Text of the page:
Facing an increasingly diverse workforce, HR practitioners know they can’t offer a one-size-fits-all approach to education. “Total rewards is the best term I can think of,” says Olivieri of Susan G. Komen, whose employees range from entry-level staff to Ph.D. researchers. “Where do we add the most value not just for the employer but for the employee as well?”
For Komen, with fewer than 300 employees, administering such a complex benefit has been cost-prohibitive, but the company recently made a push to educate employees and job candidates about federal loan-forgiveness programs available to nonprofit employees. The organization also has increased its focus on internal leadership development for midlevel employees and high-profile individuals. “I think it’s really important, not just to build our bench strength and help with succession planning but to help our people overall,” Olivieri says.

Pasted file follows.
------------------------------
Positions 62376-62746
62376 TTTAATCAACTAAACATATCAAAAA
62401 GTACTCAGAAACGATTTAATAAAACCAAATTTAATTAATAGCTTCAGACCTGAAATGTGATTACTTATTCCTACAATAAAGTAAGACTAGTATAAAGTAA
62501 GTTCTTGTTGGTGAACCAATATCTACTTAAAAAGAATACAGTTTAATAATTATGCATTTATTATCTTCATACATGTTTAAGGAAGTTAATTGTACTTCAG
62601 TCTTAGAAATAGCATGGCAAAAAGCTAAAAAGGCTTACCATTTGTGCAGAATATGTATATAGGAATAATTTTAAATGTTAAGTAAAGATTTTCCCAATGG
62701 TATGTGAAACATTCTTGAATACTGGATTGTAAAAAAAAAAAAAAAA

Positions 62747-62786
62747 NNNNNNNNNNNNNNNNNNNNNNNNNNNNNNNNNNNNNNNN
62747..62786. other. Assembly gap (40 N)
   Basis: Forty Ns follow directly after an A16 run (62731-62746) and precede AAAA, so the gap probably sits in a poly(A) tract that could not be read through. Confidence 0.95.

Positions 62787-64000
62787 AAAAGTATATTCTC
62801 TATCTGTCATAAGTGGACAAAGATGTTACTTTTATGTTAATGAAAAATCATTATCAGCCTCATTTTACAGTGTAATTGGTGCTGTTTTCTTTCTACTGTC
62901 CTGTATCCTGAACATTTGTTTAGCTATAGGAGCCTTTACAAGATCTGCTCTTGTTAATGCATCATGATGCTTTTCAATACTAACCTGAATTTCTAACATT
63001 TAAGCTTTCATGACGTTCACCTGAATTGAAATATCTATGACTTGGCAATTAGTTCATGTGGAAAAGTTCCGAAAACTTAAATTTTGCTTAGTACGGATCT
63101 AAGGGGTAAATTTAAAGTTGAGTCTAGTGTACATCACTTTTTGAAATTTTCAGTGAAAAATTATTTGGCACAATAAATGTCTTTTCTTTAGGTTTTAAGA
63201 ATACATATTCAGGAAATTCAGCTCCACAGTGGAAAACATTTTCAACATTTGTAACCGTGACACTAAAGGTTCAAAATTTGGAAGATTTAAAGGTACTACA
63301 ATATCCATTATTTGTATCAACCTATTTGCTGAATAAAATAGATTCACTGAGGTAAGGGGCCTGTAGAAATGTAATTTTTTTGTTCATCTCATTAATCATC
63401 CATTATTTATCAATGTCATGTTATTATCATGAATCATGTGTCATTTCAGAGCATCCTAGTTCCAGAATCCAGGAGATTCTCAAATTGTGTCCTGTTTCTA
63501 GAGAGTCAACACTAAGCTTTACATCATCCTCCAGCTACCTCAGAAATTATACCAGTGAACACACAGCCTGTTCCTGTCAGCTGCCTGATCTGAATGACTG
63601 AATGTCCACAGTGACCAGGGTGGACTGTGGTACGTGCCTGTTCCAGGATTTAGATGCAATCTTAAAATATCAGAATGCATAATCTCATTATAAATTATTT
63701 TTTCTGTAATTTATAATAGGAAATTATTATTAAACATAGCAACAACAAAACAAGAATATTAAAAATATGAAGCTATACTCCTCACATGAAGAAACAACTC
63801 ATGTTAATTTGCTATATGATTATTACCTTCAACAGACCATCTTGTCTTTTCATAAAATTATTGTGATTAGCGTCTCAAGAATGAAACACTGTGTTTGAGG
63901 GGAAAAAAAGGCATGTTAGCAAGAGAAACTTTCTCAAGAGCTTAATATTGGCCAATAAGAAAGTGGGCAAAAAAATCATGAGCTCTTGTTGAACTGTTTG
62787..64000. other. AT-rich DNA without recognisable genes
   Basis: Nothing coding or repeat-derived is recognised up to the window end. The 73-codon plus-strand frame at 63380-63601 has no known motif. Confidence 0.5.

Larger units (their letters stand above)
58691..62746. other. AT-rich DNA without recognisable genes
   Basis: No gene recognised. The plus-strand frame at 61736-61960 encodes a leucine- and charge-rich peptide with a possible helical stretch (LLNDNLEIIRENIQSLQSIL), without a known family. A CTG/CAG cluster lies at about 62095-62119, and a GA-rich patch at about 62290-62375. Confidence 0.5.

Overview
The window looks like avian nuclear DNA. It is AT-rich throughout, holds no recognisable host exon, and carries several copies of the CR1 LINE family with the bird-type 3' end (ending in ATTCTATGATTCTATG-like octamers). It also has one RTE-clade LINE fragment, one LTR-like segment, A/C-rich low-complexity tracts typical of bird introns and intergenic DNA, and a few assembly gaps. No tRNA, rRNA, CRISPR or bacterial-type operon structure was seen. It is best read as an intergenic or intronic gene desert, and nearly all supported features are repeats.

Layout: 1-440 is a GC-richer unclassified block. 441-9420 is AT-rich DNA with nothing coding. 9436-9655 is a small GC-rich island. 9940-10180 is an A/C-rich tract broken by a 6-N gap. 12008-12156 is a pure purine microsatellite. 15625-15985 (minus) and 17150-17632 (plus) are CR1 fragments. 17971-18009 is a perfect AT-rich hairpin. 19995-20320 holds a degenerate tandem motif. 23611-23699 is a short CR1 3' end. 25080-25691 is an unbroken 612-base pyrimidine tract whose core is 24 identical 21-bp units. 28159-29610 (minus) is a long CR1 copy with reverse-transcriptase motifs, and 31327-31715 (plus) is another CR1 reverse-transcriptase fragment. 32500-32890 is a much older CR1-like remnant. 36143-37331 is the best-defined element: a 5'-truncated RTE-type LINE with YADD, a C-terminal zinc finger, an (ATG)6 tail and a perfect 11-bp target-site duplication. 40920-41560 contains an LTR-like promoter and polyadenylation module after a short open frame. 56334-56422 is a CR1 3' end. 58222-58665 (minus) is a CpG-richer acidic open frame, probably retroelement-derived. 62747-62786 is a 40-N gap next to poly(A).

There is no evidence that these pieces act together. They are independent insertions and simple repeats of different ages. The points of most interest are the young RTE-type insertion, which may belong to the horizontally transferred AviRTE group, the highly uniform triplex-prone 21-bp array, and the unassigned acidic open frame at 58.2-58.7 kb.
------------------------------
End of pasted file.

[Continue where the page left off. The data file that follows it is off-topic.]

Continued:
In a strong economy with rapidly changing skills requirements, companies that listen to their employees’ needs, tailor their education benefits accordingly and evolve their programs over time will better compete for in-demand workers—and keep those workers with them as they develop.
Amy Merrick writes about business issues and teaches journalism at DePaul University in Chicago.
Illustration by Chris Gash.